Luc Angelot (District 1): We already have a process for approving books and removing obscene books. I do not believe books should be removed from our school libraries because they have LGBT topics or are heavily race-based. No one forces a student to check out a book from the library. Some people take books entirely out of context and demand they are banned. As a pastor’s son, I always urge people to read Ezekiel 23:20. If someone only read that excerpt with no context of what is going on in the rest of the book, there would be people demanding it is taken off of the shelves.
Allen Brown (District 1): Yes, I think there are circumstances when books should be removed from school libraries. Any books that do not follow our county guidelines and requirements for the Blueprint for Maryland Schools should be removed.
Gene Malone (District 2): If we are apprised of a book that a parent or other citizen believes is in a school library and should be removed; we have a policy and process in place to review said book. The policy states the book is reviewed by a committee of parents, teachers and other citizens and they make a recommendation to the superintendent and the board of whether it should be removed. As a board member, I believe we should abide by their decision.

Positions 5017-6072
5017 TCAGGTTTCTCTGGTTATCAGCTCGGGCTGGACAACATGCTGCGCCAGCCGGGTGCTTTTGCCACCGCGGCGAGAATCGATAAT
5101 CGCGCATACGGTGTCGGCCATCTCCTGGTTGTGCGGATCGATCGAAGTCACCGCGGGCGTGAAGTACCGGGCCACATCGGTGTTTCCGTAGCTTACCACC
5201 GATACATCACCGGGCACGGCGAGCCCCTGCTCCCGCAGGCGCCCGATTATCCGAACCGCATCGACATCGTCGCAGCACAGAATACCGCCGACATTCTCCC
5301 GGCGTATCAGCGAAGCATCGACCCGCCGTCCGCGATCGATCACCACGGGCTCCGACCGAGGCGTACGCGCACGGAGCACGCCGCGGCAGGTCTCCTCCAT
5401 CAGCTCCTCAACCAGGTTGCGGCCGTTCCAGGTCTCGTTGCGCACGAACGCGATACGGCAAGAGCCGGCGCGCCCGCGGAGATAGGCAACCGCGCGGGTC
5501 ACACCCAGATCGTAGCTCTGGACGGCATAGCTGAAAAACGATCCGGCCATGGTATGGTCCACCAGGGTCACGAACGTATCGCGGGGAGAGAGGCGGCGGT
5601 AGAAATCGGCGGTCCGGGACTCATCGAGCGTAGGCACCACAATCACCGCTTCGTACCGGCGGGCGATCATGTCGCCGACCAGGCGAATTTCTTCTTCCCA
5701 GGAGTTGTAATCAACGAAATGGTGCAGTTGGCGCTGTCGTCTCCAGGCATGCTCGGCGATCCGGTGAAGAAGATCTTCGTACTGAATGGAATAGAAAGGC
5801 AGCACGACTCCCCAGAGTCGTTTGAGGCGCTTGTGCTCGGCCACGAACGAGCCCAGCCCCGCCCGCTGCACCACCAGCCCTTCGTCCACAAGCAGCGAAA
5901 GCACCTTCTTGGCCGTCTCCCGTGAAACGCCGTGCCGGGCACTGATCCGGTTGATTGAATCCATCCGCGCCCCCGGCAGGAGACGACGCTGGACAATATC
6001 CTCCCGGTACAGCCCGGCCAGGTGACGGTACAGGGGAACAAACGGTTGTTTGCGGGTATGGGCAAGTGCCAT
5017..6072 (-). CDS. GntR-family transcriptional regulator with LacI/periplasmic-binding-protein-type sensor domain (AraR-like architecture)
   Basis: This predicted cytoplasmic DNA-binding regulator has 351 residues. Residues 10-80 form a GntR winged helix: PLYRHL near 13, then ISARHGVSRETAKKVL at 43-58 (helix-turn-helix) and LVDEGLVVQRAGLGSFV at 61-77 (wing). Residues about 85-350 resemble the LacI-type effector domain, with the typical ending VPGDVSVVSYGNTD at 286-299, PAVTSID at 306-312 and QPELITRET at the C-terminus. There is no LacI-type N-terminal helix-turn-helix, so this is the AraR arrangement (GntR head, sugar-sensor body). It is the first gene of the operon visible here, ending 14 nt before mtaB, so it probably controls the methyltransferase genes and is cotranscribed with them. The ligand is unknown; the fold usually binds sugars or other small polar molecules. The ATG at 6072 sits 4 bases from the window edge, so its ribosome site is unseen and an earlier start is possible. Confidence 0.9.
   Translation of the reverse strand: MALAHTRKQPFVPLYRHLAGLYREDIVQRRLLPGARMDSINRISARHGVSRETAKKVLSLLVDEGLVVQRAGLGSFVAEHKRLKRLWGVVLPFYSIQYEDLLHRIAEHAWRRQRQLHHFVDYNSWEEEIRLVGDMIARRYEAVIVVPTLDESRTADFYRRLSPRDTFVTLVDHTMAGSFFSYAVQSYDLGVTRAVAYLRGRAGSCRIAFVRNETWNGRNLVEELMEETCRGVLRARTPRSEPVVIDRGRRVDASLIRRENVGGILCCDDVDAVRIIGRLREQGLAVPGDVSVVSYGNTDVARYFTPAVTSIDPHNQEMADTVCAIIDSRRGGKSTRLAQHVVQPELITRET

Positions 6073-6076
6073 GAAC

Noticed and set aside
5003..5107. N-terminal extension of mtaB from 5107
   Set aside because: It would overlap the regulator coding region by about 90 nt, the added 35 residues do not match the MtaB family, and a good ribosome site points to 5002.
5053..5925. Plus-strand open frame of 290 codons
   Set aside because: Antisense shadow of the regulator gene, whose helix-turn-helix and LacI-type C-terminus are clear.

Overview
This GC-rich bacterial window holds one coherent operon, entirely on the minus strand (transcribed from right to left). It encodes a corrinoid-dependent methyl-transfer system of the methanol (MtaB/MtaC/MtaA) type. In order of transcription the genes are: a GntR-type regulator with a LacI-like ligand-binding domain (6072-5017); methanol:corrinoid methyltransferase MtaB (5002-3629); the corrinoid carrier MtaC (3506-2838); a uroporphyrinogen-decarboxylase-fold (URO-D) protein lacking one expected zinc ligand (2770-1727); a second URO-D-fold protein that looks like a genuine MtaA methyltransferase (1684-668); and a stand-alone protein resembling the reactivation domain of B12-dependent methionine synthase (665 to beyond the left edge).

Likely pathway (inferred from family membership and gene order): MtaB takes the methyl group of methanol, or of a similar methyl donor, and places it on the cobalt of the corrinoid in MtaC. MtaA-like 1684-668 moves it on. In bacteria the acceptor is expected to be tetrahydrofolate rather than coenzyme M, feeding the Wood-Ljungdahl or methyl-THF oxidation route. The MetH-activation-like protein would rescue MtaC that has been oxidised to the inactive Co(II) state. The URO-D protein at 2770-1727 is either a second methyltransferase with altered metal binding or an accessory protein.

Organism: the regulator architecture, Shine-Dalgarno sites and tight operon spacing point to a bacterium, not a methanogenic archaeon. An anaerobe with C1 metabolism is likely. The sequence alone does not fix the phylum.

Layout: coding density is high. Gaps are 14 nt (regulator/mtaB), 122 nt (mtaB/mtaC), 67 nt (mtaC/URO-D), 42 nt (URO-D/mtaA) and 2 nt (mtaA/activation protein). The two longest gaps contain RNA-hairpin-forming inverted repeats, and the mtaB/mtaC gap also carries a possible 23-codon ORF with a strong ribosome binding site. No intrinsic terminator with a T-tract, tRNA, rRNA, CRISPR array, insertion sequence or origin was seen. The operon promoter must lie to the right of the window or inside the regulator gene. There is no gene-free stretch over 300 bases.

Karin Miller (District 2): We have a process for approving books that requires parents, teachers, students and board members to actually read the books in question. Books that are approved based on that criteria should not then be removed.
Leonard Arvi (District 3): Students must be exposed to all kinds of books. Banning books is infringing on the individual right to read. I do not support any sort of book ban. It would be a disservice to students, parents if any censorship is imposed. Students can and will learn to think critically and make well informed decisions. Banning books is regressive, myopic and detrimental to society as well. Banning books is a fascism and has no place in democratic, open society.
Anne Suthowski (District 4): We had an issue in March with the book “All Boys Aren’t Blue.” We found two copies in two high school libraries and removed them. We had no objections about their removal. However, we had about a hundred attendees at the BOE meeting objecting to the book.
David Plotts (District 4): I believe that books in school libraries should offer a broad background of information, including opposing sides of controversial issues and a global perspective, to foster critical thinking by students along with promoting diversity and inclusion. School libraries are an important resource for those who lack access to county libraries. As long as books are age-appropriate and meet all policy requirements, they should not be removed from any school library.
John Palmer (District 5): Yes, there are many circumstances in curriculum, library and media centers. There are topics that should be taught by school and some by parents. Gender issues, pornography, same-sex marriage, dating and other similar issues should not be taught in schools.